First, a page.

I read Michael Crichton’s book “Next” a few years back. The book focuses on gene therapy and the use – or more accurately –the misuse of genetic material. Early on in the book the concept of a Chimera was brought up.
A Chimera is a mythical beast with parts from many different animals whose sighting foretold shipwrecks, storms and other natural disasters . But in the DNA world – a Chimera is someone with two sets of DNA contained within one body. The DNA of someone’s liver could be different than the DNA of their blood. Sounds weird eh? Theoretically, you could take a DNA test using cells from your cheek and it wouldn’t be a match for your children – ones you’re sure are yours. Maury Povich would have a field day with a couple of Chimeras on his show.
But this idea of Chimera came on the heels of a recent discussion with a client about the difference between recognition programs and incentives programs.
Well it occurred to me that the Chimera is a perfect icon for the types of programs many companies put together in their quest to have a single program that “does it all.” Programs that have the goal of an incentive such as an individual objective, but the rules of a recognition program like earning awards based on relative performance, the time frame of an incentive (shorter term) with the award being a recognition item.
In other words the program has elements of both – but the effectiveness of neither.
While on the surface it might seem that a Chimera has all the positive qualities of the menagerie in its DNA – I submit that the Chimera is weaker for its complexity. When a program strives to achieve too much it achieves less. Recognition and incentive pull on very different parts of the brain and combining them causes a real identity crisis within the program.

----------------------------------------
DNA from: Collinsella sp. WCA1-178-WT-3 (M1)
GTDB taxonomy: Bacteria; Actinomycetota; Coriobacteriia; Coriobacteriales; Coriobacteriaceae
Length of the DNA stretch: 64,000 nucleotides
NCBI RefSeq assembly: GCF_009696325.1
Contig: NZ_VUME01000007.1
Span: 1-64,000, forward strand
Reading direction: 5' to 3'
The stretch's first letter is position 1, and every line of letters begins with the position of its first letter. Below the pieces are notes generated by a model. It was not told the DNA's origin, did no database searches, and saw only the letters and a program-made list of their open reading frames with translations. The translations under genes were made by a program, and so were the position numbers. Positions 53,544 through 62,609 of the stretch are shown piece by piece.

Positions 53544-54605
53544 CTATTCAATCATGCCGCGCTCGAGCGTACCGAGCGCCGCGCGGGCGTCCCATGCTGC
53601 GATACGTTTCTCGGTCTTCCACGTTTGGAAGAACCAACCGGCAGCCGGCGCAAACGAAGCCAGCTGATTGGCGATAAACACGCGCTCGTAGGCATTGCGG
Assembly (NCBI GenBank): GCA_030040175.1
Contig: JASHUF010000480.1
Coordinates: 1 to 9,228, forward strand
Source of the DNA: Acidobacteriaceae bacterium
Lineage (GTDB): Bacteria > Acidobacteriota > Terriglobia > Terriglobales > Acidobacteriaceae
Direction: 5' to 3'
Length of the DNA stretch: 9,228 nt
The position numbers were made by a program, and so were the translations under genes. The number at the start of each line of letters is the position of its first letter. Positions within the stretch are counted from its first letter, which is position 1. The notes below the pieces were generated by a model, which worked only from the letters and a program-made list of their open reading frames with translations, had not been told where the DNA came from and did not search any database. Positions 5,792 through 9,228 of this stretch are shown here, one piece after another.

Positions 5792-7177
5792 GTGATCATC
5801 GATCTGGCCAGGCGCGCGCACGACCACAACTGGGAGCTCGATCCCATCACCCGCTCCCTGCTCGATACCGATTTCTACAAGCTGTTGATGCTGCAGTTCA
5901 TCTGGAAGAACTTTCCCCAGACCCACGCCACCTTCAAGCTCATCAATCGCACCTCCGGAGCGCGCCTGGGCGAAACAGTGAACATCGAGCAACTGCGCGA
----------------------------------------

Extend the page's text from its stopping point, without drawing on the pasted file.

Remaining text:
Incentive programs typically connect with the transactional side of your brain – the logical part. Recognition hits the social side – the emotional side. Putting these two halves together you short-circuit the response mechanism. Participants don’t know how to feel about the program and the sponsor (that’d be you) – lose all the effective elements of each kind of program.
Look at your reward and recognition program? Does it try to hard to be all things to all people? Did it come about based on the input from a variety of people who may (or may not) understand the difference in objectives when considering recognition over incentive? Did you use the words recognition program, incentive program, contest, or scheme interchangeably in the subject line of the emails that flew around during it’s gestation?
If so – Congratulations you just birthed a Chimera!
Let’s keep the DNA for each type of program separate. Do you really need to create your own little Isle of Dr. Moreau? Go right ahead – but I charge a lot to come in and rid your company of these little abominations.